Calling a show

CALLING A SHOW – A few random thoughts.

– Your job is to facilitate the running of the show so the actors can make the audience have a wonderful experience. If you get too busy or swamped under, the flow of the show breaks down. When that happens, the actors lose their focus and the product suffers. These comments are not to be taken as gospel, but should be considered. They are based on MANY years of learning things the hard way.

– Don’t do too much yourself. Trust your ASM’s, crew chiefs and props runners. If you are racing around doing things, you WILL miss problems. You should be watching and checking.

– Don’t let your technicians become too chatty on the headsets. It will distract you all and the more dominant ones will make a “call” if they feel a cue has been missed, even though it may have been changed. Be VERY polite, but be in charge.

– Numbering. This is always a contentious issue between SM’s and techies. Tech staffs like to use separate initials for light (LQ) and sound (SQ). The reason this is a problem has to do with timing and the way you actually call your cues. You always give a warning a paragraph or so in advance, but you may still have a green operator who is unsure. How you should call the actual cue is “101 – go!” When you are running a cue heavy show it takes too long to say “LQ101, spots and SQ 55 – go!” You want them to know the cues are coming and just be able to say “both – go!” This is another reason for just using sequential numbers for cues (120, 130, 140. Always leave room for inserts!) You can put the letter behind the cue when you give the warning. “Ready 110 lights and 120 sound, please.” You have plenty of time when you’re doing your “Ready’s” but very little when you’re doing the calls.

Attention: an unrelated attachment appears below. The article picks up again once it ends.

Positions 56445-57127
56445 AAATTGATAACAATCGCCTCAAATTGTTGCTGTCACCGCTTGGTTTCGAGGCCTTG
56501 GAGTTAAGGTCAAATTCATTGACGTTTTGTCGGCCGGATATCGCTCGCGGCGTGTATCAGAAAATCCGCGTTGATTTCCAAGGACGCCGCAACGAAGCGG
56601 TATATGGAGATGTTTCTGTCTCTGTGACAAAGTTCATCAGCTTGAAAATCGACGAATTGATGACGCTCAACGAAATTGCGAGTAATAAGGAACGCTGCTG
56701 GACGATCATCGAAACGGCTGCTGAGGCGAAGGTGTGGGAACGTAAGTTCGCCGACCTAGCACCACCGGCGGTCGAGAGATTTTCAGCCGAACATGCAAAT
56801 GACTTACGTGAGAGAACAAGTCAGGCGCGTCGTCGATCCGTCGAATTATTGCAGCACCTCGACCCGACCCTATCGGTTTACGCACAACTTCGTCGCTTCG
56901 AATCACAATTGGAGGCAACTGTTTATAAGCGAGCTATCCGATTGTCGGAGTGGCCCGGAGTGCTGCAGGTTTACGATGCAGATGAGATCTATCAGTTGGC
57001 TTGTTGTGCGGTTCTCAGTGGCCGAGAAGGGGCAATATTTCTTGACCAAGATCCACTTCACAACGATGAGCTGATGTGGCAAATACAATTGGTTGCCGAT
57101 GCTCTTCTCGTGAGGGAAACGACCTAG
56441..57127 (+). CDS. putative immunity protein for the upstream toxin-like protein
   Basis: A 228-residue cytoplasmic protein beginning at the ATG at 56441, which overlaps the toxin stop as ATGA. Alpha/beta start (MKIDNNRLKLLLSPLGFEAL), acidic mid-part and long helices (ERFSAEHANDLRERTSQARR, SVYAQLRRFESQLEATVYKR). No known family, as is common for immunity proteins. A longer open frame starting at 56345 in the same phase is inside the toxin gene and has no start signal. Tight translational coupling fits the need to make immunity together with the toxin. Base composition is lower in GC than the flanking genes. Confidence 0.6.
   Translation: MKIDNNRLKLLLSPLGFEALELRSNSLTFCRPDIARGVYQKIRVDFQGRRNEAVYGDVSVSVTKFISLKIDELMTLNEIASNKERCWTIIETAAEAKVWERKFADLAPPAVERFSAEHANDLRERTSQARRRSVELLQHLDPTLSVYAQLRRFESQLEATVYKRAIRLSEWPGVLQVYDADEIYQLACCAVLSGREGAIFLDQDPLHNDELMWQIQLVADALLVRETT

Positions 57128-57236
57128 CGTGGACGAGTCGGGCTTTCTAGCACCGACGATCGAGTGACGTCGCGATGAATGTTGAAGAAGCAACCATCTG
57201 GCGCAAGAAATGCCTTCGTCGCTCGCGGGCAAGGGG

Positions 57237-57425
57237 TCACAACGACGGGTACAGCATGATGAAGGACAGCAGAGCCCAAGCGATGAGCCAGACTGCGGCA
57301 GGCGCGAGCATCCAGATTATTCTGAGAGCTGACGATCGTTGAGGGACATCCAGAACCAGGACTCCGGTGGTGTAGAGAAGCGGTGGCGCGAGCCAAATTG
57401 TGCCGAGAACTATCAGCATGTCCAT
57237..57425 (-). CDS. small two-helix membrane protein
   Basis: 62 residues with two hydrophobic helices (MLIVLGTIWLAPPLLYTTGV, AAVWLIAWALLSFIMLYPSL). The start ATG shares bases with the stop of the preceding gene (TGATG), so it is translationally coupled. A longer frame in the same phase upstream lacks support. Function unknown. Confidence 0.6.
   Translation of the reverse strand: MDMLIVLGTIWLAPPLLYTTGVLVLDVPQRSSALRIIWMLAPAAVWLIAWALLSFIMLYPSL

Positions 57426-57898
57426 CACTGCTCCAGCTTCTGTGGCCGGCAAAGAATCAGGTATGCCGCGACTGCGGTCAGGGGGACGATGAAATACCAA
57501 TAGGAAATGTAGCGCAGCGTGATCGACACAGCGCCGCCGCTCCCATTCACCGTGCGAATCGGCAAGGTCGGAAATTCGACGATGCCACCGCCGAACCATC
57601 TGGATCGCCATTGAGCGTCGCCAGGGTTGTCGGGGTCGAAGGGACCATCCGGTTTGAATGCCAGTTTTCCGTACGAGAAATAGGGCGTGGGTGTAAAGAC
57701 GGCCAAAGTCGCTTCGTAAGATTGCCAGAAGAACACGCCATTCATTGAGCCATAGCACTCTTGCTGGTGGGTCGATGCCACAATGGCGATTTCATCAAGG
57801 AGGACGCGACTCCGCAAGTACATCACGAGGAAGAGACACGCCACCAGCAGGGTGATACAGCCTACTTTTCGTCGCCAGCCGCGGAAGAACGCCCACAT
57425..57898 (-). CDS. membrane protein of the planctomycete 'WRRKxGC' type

– This is mainly a problem with a “three wall” show like a pantomime or musical that interacts with the audience – ad libbing. It was mentioned earlier that in a longer running show it is the SM’s job to keep the company from diverging too much from the script. In some shows ad libbing is permitted by the principles, BUT THEY MUST KEEP THEIR CUE LINES INTACT! A show can become sloppy very quickly if this does not happen.


– I prefer to photocopy the acting script onto paper so there is a LOT of empty space. Left page should be left blank for notes and diagrams with the script on the right page. The reason – most people are right handed. I like to make two scripts – one for rehearsal and the second marked on tech day with the cues and run info. The reasons for this are that all your blocking and character notes and the many erasures and changes are not needed any more and distracting when you’re running. Remember, anything you want someone else to read will be seen in a dim red or blue light. Please write it in dark pencil so it can be red and changed. You WILL fine tune cues as you go. A script marked in red ink will become incredibly hard to read in red light, for instance.

– I seriously recommend you put your script in a binder. Loose pages WILL be knocked over by an excited actor at just the wrong time. Also, there’s tradition. Make your binder your own, your own bit of theatre history that you take from show to show.

– Use organizes because your script should include a company list, rehearsal schedule and absentee list during rehearsals, and youl lists of techies, crew and props runners for each performance.